With so many variables in the plot, you had to keep up with it all. What hindered me most about this story are the frequent back stories within each scene, slowing down the flow of the story. Getting to the story is the number one rule when writing a book. Too much back story is too much tell and not much showing.

Otherwise, it was a good book, that keeps on building on the mystery genre. With enough dialogue and sparks to keep you reading as twists unfold. The end of the book answered most of the questions, with Felicity’s fate still hanging in the air.



Friday, November 17, 2023

Book tour plus review: Black Fox One by Elyse Hoffman


Black Coffee Book Tours

November 14-17

Jonas Amsel and Avalina Keller, devoted Nazis and best friends, have a bright future in Hitler’s Third Reich. Ava, a talented gymnast, wants to serve Germany in the Olympics, and Jonas, who has loved Ava since they were children, wants nothing more than to marry her and start a family. When he is about to propose, however, Ava and her entire family vanish without a trace.

Jonas blames the Jews for Ava’s disappearance and throws himself into a career in the Nazi Party. He serves the Reich under the ruthless Chief of the Gestapo, Reinhard Heydrich. Jonas becomes particularly good at capturing members of the Black Foxes, an anti-Nazi resistance group, earning Heydrich’s respect and the moniker of “the Fox Hunter.”

Impressed by Jonas’ skills, Heydrich gives him his most difficult task yet: capture the elusive Black Fox One, the Black Foxes’ most deadly and mysterious operative. No Nazi who has pursued Black Fox One has returned alive, but Jonas is determined and confident. Capturing Black Fox One might bring him one step closer to finding Ava.

But while he is hunting Black Fox One, Jonas makes a shocking discovery, forcing him to make an agonizing decision. He must choose between his love for the Reich and his heart, torn between the lies he has been taught all his life and the new truth before him.

Black Fox One is a thrilling World War II story of lost love, bravery, and the hard road to redemption.

Book Review:

Black Fox One is an eye-opening story about Germany’s propaganda against the Jews during World War two. But it is also a love story of two people divided by war and hate.  

Lies and secrets were the foundations of this war, a war ignited and fed by ignorance and manipulation, and normal people on both sides of the coin suffered. This is the premises of Black Fox One. The author’s empathy and research can be seen on each page as the story came to life and you get to know the SS officer, the “Fuchsjager”.  

Ava and Jonas were ripped apart and found each other once more at the height of the war. The chipping down of lies came at a cost, and the questions of which side to choose remained throughout this heartfelt story.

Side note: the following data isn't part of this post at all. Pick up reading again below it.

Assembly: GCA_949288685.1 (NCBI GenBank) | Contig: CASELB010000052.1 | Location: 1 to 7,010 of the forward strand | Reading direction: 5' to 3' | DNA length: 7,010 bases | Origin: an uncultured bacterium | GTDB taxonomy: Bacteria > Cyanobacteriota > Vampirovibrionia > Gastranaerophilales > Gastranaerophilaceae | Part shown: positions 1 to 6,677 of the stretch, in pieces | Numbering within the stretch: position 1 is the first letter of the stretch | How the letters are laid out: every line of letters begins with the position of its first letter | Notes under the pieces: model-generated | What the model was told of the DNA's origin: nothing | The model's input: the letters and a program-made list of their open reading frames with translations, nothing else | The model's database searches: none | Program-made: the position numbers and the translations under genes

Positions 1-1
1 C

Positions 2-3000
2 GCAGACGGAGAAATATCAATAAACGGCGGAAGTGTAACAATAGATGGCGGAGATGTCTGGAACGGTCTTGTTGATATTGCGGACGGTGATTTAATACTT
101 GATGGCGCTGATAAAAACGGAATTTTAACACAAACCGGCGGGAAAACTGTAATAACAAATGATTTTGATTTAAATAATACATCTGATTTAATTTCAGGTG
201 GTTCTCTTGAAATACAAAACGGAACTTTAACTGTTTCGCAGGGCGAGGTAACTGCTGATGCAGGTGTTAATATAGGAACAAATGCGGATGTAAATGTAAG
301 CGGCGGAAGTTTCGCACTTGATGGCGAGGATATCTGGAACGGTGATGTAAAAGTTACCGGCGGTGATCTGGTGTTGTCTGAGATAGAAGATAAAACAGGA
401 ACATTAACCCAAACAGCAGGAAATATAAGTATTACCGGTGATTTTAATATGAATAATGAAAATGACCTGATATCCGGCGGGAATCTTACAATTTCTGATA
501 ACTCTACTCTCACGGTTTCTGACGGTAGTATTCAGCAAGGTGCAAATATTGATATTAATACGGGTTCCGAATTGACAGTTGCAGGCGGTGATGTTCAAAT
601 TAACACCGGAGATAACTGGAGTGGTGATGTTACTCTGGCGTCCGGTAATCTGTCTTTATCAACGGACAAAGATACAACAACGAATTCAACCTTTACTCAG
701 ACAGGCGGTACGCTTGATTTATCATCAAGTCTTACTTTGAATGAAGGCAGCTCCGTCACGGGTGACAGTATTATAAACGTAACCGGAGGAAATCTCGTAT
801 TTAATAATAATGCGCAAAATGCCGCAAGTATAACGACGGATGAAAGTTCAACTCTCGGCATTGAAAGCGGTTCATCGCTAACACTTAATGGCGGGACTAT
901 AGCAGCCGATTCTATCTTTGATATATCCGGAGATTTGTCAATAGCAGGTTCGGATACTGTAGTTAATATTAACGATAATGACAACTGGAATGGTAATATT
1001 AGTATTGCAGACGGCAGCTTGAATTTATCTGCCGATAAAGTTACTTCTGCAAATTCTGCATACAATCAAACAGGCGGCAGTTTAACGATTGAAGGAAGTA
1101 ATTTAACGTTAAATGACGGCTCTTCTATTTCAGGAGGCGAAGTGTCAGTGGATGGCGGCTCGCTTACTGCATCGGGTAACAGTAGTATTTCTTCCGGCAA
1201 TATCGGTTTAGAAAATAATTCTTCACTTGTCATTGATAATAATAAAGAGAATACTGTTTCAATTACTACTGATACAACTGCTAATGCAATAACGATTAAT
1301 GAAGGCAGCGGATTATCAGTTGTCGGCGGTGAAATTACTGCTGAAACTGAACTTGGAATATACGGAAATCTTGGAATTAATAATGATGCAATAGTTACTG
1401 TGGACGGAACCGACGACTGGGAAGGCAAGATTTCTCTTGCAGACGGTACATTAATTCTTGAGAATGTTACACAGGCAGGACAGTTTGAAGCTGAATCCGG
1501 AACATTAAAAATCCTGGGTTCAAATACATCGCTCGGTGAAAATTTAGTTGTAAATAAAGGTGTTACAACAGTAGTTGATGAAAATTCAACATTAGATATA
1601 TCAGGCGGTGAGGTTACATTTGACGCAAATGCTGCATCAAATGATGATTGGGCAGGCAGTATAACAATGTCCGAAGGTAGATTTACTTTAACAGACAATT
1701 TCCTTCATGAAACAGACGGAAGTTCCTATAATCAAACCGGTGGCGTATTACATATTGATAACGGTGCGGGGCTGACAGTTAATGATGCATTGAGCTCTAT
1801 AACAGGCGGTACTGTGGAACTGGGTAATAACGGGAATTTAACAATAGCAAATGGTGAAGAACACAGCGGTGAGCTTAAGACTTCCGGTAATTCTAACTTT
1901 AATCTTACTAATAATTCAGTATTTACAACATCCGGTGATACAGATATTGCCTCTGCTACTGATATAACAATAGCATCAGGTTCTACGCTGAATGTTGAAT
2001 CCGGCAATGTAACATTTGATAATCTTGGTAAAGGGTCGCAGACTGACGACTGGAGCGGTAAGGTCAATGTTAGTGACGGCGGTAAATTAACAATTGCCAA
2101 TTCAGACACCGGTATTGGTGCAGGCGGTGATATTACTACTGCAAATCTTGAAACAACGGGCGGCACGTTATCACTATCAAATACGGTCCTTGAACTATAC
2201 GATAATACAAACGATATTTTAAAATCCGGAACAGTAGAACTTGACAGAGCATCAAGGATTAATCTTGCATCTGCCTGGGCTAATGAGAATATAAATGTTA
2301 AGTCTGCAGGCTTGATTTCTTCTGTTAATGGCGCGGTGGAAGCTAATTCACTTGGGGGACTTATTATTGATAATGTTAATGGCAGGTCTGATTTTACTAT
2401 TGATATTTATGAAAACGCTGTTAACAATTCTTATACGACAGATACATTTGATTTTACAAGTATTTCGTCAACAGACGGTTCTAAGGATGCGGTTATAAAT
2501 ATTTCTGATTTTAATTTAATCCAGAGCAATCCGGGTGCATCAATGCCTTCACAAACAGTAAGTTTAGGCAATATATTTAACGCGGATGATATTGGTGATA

“They lied to me…they lied right to my face. My teachers, my comrades, they all lied to me!” Jonas Amsel said.  

Black Fox One, the moniker of a fierce leader, brings the suffering of the Jewish people's home. The entire team of black foxes was a menace in the German army and one they void to destroy at all costs. 

“You’re a loyal SS man, an Aryan. Don’t forget your nation, no matter what happens. At the end of the day, Germany must come first. Deutschland Über Alles!” Dieter Amsel. 

With two goals on his mind, the one, to find his one true love and own a “Ehrenring”, Jona, a national socialist’s mind, was set on the task at hand. Not knowing what will happen when he continues. But when Jonas was confronted with a different truth he believed, he had to make a choice.  

Since this book is written from Jonas’ perspective alone, it was difficult to know Ava’s thoughts. Yet I could summarize that she had a difficult time in the time they were apart. Though she had to be bitter, I found her endearing character relatable. She knew who she was and made no excuse for it. Her quiet and even sometimes explosive nature was a powerful beacon for Jonas’s character. If not for her gentle tutoring on a somewhat unconventional way, Jonas would have stayed lost.  

The strong bond of love is an ever-present string that holds it together.

The writing is clear and to the point. The descriptions lively as the author shows the story in apt ways. Adding additional dimensions to a very harsh time in our history.  

“I was lied to, he thought, and in the name of that lie he had killed. Murdered. Nausea took hold of him, and he almost collapsed. He was angry. Angry at his father who had lied to him, at the nation which had lied to him, at the lying system he had served.”

About the author

Elyse Hoffman is an award-winning author who strives to tell historical tales with new twists. She loves to meld WWII and Jewish history with fantasy, folklore, and the paranormal. She has written six works of Holocaust historical fiction: the five books of The Barracks of the Holocaust and The Book of Uriel.